LET: unusual conclusion with three winners

The Ladies European Tour concluded with an unusual ending as three winners emerged from a tournament played over just 18 holes due to inclement weather

by Andrea Gussoni
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LET: unusual conclusion with three winners
© Getty Images Sport - Julio Aguilar / Stringer

The Ladies European Tour concluded with an unusual ending as three winners emerged from a tournament played over just 18 holes due to inclement weather. The Australian Women's Classic, organized in collaboration with the WPGA Tour of Australasia, saw Danish golfer Nicole Broch Estrup, Taiwanese player Pei-Ying Tsai, and Australian Jess Whitting declared joint winners with scores of 66 (-6) strokes each

Let, results.

Rain rendered the Bonville Golf Resort (par 72) course in the city it's named after unplayable, forcing organizers to reduce the tournament from 54 to 36 holes.

However, adverse weather persisted, flooding the course again on the third day, leading to the cancellation of the Australian Women's Classic. Consequently, with only 18 holes played, the event was deemed unofficial by the LET, and no points were counted towards the money list.

Two Italian players participated, with Virginia Elena Carta finishing 11th with 69 (-3) strokes, while Alessandra Fanali placed 116th with 77 (+5) strokes. Fanali missed the cut as only the top 67 players advanced to the final round.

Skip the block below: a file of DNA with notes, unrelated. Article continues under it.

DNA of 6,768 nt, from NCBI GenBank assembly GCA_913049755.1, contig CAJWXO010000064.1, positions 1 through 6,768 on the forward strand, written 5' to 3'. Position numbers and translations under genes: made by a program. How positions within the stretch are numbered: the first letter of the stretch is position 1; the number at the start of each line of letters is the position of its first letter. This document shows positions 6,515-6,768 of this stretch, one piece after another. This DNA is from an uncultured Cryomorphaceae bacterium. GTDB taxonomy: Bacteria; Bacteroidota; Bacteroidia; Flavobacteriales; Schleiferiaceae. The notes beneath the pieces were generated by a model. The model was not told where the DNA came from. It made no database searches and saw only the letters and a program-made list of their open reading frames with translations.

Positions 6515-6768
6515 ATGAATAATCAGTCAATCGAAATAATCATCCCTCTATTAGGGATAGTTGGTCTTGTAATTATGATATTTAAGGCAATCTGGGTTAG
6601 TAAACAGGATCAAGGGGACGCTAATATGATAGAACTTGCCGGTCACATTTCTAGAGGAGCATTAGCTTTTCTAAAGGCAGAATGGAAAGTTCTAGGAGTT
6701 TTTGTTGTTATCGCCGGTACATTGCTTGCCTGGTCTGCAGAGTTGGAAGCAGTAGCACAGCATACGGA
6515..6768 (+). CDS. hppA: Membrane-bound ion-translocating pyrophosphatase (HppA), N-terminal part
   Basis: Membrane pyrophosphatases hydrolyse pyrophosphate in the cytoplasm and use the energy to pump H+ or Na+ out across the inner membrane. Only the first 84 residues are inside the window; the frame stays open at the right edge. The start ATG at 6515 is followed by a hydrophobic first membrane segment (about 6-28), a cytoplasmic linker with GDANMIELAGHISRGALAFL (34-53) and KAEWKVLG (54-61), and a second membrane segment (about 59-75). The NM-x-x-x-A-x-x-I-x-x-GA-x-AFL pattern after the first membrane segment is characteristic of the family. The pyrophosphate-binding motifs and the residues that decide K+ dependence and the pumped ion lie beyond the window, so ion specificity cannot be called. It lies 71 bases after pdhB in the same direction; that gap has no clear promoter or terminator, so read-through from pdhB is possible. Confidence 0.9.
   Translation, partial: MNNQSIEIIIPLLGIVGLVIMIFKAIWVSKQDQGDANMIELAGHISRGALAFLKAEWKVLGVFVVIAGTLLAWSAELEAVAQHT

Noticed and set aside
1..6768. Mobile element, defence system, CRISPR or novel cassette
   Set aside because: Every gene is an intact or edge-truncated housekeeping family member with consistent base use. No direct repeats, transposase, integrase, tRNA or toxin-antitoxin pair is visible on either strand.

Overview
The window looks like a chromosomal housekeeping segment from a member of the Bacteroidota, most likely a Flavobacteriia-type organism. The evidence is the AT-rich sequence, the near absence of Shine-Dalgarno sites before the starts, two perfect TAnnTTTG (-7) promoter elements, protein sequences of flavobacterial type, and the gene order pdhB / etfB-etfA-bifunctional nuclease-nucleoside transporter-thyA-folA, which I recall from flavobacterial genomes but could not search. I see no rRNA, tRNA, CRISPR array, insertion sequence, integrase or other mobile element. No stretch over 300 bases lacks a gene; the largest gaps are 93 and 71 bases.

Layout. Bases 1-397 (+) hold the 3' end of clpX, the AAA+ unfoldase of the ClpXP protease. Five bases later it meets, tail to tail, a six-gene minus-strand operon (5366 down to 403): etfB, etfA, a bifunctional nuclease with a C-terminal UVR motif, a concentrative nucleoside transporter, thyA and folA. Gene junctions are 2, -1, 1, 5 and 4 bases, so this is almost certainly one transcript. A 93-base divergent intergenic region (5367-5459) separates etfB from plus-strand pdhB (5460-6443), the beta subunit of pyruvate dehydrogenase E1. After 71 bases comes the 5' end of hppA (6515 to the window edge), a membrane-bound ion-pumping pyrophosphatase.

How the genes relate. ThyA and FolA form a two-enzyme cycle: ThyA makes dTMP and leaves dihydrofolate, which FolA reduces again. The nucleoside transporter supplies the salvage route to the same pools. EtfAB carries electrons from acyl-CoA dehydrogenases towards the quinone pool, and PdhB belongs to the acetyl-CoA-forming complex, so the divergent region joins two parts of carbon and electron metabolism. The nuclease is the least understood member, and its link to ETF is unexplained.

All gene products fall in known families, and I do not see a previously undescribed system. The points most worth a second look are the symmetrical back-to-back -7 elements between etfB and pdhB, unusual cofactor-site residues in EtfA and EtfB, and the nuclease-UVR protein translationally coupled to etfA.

Behind the three leaders were English golfer Cara Gainer and Czech player Klara Davidson Spilova, tied for fourth with scores of 67 (-5). Korean Jeongmin Cho, Slovenian Ana Belac, Belgian Manon De Roey, Czech Sara Kouskova, and Swiss Chiara Tamburlini finished tied for sixth with scores of 68 (-4).

Filipino golfer Samantha Bruce didn't achieve a notable result, finishing 77th with 74 (+2) strokes. However, she did manage to score a remarkable "hole in one" on the 11th hole, a 145-yard par 3, hitting the ball directly into the cup from the tee.

The Ladies European Tour (LET) is a professional golf tour exclusively for women, established in 1978. Headquartered at Buckinghamshire Golf Club near London, England, it operates as a company limited by guarantee, a legal structure commonly adopted by UK-based sports organizations.

This structure allows the LET to prioritize maximizing returns for its members through prize money rather than generating profits for investors. The tour is overseen by a board of directors and a Players' Council.

European Tour
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